When was the last time you attended a programming conference or user group that had more than a handful of women in attendance? Yeah, same here. That’s why I was so surprised when I arrived for the first day of my training class in Tel Aviv last week: 11 of the 26 students were women!
During lunch I commented on the unusual ratio and learned about this:
One company in Israel has built a successful [outsourcing] operation [by] building IT centers in specific neighborhoods in Israel filled with ultra-orthodox Jewish women, who often find traditional jobs outside the home difficult or impossible.
Because of their religious beliefs, the women often find conventional employment in the secular workplace uncomfortable at best. Ultra-observant Jewish women are more formal in their interactions with men, for example, than in the average workplace. Many – though not all – of the Talpiot workers are ultra-orthodox, and Talpiot addresses issues specific to them by offering separate break rooms to women workers, for example.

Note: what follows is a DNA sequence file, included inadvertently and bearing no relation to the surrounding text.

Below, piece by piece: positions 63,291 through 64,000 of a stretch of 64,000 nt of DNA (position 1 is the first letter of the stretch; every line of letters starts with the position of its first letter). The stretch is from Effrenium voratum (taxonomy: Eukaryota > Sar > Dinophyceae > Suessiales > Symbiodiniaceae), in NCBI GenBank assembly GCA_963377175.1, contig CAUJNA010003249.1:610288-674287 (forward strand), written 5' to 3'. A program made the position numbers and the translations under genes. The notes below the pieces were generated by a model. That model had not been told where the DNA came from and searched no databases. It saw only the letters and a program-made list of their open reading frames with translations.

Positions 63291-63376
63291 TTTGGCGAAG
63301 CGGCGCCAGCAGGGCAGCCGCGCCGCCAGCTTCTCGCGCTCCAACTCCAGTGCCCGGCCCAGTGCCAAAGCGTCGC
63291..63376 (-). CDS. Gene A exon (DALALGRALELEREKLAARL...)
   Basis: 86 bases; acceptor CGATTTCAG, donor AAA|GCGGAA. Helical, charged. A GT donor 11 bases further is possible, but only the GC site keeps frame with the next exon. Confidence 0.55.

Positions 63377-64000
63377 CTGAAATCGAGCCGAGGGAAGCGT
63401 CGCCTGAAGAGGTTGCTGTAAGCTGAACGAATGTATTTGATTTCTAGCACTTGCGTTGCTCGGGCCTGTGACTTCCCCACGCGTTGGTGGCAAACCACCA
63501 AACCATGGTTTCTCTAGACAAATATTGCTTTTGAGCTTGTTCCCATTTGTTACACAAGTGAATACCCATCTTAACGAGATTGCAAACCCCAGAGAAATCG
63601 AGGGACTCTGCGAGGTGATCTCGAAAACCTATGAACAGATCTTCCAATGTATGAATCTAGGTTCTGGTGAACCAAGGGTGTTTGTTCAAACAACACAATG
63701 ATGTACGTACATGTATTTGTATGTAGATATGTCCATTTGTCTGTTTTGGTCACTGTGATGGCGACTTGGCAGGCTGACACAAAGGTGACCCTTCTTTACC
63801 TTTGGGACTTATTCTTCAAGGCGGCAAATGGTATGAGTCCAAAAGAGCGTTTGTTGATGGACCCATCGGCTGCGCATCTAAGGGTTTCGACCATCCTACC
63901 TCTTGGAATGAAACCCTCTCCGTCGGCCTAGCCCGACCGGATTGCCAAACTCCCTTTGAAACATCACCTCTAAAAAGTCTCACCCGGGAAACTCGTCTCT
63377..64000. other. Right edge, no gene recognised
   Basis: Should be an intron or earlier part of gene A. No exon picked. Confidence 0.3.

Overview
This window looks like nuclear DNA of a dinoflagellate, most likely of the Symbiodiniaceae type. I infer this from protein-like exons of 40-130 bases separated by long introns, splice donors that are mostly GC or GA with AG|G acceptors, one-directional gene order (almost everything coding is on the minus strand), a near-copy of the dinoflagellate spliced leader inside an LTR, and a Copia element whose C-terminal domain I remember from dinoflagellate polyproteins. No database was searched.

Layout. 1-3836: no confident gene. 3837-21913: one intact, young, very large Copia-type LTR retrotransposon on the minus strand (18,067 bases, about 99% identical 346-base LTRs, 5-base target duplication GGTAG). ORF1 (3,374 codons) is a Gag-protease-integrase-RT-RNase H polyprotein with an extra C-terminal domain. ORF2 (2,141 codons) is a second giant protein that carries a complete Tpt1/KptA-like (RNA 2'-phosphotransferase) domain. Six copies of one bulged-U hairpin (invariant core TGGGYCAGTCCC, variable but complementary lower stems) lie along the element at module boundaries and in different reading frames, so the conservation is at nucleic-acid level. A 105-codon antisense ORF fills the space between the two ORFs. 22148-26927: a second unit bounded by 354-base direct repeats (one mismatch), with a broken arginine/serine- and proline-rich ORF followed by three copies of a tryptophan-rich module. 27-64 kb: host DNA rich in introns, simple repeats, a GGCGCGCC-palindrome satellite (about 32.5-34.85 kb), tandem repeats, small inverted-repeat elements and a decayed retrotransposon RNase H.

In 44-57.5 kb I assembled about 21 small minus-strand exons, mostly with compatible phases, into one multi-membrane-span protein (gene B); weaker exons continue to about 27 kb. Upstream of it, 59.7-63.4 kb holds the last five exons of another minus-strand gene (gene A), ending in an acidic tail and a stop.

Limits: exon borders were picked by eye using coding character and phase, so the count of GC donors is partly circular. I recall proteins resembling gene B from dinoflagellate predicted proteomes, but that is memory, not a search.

Because the ability to work at challenging IT jobs while remaining true to their religious values is so appealing to the women, Talpiot is able to pay far lower wages than are offered in nearby Tel Aviv. That enables Talpiot to employ Western workers while remaining financially competitive with outsourcing firms located in traditional low-wage countries such as India and China.
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